By Fraser Harrison
Fraser Harrison is a British writer with twelve books to his name. He has also written for many national newspapers and magazines in the UK, including the travel section of The Sunday Times, to which he was a regular contributor in the 1990’s.
In 2014 he was awarded an Arts Council grant for a project connected with Thetford in Norfolk. The result was Duleep Singh’s Statue, his last published book. It is a biography of Duleep Sing, the Maharajah of Punjab who was deposed in 1849 and came to live in exile in Norfolk. The book describes his unhappy and controversial life, which has recently been commemorated with an equestrian statue erected in Thetford by the British Sikh community.
Fraser Harrison has written several memoirs about his children and his own childhood, but in Mother Love he has turned to the heartbreaking story of his mother, who died at the age of 103.
I was honoured to be invited into the inner sanctum of the private and personal relationship between Fraser and his mother as it has changed throughout their life long journey together. It is at times difficult to read because of its brutal honesty but it is softened and supported by a genuine seam of love, care, regret and respect. The final stages of a life can be therapeutic in helping us to come to terms with the life that has been, the death that is to come and the living beyond that of those who care. Although a small but precious tribute from a son to his mother, this gem may bring support, comfort and direction to those who are trying to find their own path through those dark days of coming to terms with the life and death of a parent. I sincerely hope that a publisher will consider this book as it only needs to make a difference to one life for it to be invaluable - and that might be yours!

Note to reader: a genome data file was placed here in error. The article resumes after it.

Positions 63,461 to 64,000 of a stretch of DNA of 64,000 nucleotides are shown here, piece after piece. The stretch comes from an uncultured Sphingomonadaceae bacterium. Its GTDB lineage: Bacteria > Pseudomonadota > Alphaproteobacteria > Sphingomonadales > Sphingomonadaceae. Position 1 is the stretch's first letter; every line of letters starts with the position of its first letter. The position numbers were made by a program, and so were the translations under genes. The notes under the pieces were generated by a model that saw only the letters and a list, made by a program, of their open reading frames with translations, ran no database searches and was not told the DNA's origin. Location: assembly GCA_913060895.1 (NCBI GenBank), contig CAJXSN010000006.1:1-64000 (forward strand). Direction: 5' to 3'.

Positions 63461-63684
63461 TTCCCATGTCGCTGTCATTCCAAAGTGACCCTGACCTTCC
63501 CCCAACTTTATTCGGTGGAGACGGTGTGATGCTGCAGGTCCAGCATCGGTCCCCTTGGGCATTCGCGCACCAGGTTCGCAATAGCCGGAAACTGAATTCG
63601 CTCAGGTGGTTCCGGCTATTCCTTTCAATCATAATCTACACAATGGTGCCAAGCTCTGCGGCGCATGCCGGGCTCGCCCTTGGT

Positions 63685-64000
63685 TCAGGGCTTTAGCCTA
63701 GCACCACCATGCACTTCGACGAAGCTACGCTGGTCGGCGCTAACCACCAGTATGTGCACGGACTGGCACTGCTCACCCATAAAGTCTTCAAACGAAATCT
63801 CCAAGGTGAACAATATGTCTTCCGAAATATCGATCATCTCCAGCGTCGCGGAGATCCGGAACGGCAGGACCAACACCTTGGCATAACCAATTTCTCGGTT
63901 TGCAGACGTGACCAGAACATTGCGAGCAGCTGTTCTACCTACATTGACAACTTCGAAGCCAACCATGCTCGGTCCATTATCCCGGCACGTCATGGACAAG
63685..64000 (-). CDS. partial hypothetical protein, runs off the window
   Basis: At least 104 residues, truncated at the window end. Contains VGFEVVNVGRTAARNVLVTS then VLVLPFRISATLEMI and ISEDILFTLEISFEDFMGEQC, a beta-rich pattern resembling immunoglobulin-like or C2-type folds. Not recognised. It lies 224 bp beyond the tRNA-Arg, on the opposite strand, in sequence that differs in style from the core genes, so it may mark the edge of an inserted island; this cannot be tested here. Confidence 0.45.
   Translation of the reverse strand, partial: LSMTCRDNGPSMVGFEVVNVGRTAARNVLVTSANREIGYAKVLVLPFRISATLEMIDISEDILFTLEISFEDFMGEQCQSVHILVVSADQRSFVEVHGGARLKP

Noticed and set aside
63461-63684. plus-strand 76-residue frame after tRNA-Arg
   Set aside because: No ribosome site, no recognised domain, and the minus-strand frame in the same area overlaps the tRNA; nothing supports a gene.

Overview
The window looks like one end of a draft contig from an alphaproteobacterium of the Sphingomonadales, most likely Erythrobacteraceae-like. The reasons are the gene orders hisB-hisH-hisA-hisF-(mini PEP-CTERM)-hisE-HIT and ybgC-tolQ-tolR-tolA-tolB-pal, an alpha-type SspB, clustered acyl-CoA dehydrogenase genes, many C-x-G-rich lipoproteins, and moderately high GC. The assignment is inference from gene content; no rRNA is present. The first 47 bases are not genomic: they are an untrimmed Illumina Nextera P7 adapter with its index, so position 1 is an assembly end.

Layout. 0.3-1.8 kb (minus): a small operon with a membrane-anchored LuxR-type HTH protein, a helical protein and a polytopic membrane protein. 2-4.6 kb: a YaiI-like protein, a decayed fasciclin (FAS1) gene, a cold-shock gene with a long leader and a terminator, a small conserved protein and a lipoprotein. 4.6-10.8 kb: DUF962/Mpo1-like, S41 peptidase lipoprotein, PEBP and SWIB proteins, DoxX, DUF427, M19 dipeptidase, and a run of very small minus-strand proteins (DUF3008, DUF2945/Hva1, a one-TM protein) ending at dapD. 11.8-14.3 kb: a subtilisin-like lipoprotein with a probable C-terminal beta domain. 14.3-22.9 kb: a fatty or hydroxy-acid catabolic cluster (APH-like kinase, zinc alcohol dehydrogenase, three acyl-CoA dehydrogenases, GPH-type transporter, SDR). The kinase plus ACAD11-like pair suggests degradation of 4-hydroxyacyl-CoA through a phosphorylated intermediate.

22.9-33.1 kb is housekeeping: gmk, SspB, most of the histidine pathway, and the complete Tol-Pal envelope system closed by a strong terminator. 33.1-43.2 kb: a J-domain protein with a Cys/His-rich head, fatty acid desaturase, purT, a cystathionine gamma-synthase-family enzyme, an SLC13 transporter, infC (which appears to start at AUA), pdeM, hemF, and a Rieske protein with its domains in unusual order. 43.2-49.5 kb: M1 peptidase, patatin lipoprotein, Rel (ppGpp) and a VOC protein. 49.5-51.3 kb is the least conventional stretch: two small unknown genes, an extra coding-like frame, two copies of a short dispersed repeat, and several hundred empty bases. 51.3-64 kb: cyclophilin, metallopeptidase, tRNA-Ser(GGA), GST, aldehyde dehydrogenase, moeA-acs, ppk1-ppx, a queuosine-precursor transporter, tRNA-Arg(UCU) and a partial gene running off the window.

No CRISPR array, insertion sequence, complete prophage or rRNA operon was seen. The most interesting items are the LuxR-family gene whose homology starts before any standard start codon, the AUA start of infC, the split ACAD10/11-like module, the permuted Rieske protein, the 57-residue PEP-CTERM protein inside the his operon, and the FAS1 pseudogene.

Professor Dame Sue Black, author of All That Remains: A Life in Death
Pro-Vice Chancellor Engagement
Bailrigg, Lancaster LA1 4YW
Mother Love is memoir of Fraser Harrison's mother, Kathleen Fraser Harrison (1916-2019), who died last year, aged 103.
The book is not a formal biography, though his mother is the heroine, even if her behaviour was not always heroic. It is a collection of vignettes, which describe her evolving character and the cardinal stages in her life.
Mother Love is divided into three parts, Beginning, Middle and End. Though short, it forms a complete narrative arc that takes his mother from birth to death, and from childhood to senility.
The first part describes her years as a child, teenager and young woman. In her early twenties, she became a model, but then the war intervened and in December 1939 she was married to his father. A wartime affair with a British airman, while his father was overseas, had a long-term effect on their marriage. She was reconciled with his father, but he redirected his jealousy onto their only son (Fraser Harrison was born in 1944), and their relationship became increasingly rancorous.
The middle section is an account of how his mother sank into depression as a young mother in post-war Liverpool, which she saw as a place of bomb sites, sordid poverty and never-ending fog. She gradually found her confidence, largely through her sense of fashion, and in 1963, a very good time for Liverpool, she opened a boutique. It proved to be a great success. Dubbed the ‘best dressed woman in the north-west’ by the Daily Mail, she enjoyed a brief golden age.
The final section describes her long decline as dementia gradually robbed her of her hearing, her memory and her mind. Her epic longevity became an ordeal both for her and those around her, as she slowly lost everything, except it seemed, the ability to die.
The author describes his conflicted feelings as his role changed from son to quasi-parent, as his mother was replaced by a virtual stranger, as large sums of money were spent on an increasingly empty life, and as his loyalty to a woman he wasn’t sure he loved was sorely tested.
Fraser Harrison: The book is a tribute to my mother. In writing it, I was motivated by a mixture of guilt, admiration and an emotion that I cannot call love, but wish I could.
Additional Information :
Not yet published - 45.000 Words